Fans keen on numbers and analytics were particularly irked, and for them, not much has changed. They wanted the next Theo Epstein or Andrew Friedman. They wanted Erik Neander or Chaim Bloom or another of those young, M.I.T.-caliber wizards who would bring all the technology and sorcery that sophisticated baseball front offices demand.
And that particular Tigers crowd had legit reasons, then and now, to want such brains in charge.
A counterpoint should be considered. Any of those young Einsteins taking on the Tigers in 2015 would have been stuck with a miserable job. It’s a wager here that even the hardcore analytics crowd would be griping in October 2020. Everyone, it’s suspected, would consider the Tigers to be shy of expectations.
Also possible, if not probable, would have been these howls from Comerica Park’s customers: “Why didn’t the Tigers give the job to Avila and Dombrowski’s guys? They only presided over the best 10-year stretch of baseball in Tigers history. And then you got rid of them? Dombrowski wasn’t the only influence there. He had help. Instead, you threw them all out and went with this new gang!”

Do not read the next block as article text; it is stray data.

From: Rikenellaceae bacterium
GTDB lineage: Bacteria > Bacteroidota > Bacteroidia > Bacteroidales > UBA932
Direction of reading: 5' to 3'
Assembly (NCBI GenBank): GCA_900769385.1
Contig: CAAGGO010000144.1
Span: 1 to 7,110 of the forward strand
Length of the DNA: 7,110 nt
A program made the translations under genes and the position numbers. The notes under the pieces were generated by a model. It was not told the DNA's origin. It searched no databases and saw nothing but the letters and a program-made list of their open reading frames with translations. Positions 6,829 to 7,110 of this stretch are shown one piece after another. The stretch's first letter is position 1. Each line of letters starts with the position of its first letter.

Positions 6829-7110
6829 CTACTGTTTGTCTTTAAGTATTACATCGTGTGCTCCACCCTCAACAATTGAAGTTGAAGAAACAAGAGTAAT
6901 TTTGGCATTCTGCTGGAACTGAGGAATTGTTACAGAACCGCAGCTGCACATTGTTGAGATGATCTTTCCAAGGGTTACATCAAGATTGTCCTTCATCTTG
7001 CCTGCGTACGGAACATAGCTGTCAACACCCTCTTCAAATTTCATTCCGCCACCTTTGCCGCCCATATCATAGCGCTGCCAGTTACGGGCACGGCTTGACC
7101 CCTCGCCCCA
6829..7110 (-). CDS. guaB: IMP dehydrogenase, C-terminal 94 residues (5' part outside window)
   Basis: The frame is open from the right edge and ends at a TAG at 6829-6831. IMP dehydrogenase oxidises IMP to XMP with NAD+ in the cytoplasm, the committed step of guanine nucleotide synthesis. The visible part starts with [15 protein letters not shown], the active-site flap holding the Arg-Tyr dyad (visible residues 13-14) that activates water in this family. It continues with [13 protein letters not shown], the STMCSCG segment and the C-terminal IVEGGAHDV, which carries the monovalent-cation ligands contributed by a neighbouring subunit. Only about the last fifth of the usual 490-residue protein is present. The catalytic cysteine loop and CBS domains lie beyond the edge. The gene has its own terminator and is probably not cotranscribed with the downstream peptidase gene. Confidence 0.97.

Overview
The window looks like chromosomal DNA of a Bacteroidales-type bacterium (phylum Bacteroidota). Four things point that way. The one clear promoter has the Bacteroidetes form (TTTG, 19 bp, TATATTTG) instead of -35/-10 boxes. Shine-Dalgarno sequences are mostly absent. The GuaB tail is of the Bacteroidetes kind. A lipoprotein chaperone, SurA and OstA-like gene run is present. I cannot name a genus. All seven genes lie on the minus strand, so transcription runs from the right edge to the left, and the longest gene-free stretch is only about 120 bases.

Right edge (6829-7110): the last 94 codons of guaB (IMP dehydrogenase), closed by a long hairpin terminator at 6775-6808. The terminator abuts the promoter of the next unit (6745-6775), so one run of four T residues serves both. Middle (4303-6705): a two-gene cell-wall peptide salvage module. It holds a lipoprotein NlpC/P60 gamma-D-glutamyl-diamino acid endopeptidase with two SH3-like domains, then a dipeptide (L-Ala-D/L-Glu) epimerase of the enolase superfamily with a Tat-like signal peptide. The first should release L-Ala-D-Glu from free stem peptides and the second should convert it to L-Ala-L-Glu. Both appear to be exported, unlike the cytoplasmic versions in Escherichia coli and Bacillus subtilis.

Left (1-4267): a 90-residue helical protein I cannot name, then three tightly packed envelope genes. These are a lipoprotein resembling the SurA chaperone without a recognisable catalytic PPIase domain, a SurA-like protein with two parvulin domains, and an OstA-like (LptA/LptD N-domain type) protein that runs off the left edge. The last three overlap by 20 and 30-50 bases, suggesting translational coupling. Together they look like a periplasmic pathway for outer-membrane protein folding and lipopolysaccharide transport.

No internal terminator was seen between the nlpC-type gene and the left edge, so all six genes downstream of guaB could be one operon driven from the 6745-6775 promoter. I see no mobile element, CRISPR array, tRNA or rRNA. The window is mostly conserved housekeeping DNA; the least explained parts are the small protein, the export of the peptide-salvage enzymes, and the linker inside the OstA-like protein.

That, in fact, is why Ilitch — and a fair number of fans — wanted Avila and his team to stay aboard. Continuity, and the low risk of bad surprises, seemed the way for an owner to go.
But it wasn’t going to be a popular choice, not widely, and not only because numbers-crunchers have become so enmeshed in a game’s inner workings.
Which leads to …
Avila — what he’s done right
Working the margins, making an occasional Rule 5 draft work, grabbing waiver-wire help, signing minor-league free agents — these aren’t high-profile, or high-dividend moves. But for all the audience snorting, Avila has done rather well. Remember that it was Avila, as Dombrowski’s assistant, who coaxed J.D. Martinez to Detroit. Niko Goodrum, Jose Cisnero, Nick Ramirez and Eric Haase were added as minor-league free agents; John Hicks, Dereck Rodriguez and Troy Stokes came via waivers; Victor Reyes arrived from the Rule 5 draft, as well as Rony Garcia, which is two more roster pieces than the Rule 5 typically offers.
You’re not going to win a lot of fans with these deals. But they’re low-cost adds that help, sometimes a lot.
Ironic, that the man most Tigers students thought was the cat’s pajamas, Dombrowski, wasn’t big on analytics. But his successor is.
The Tigers analytics “staff” during most of Dombrowski’s years was one man, Mike Smith, who was the team’s operations chief, and who later was joined by Sam Menzin.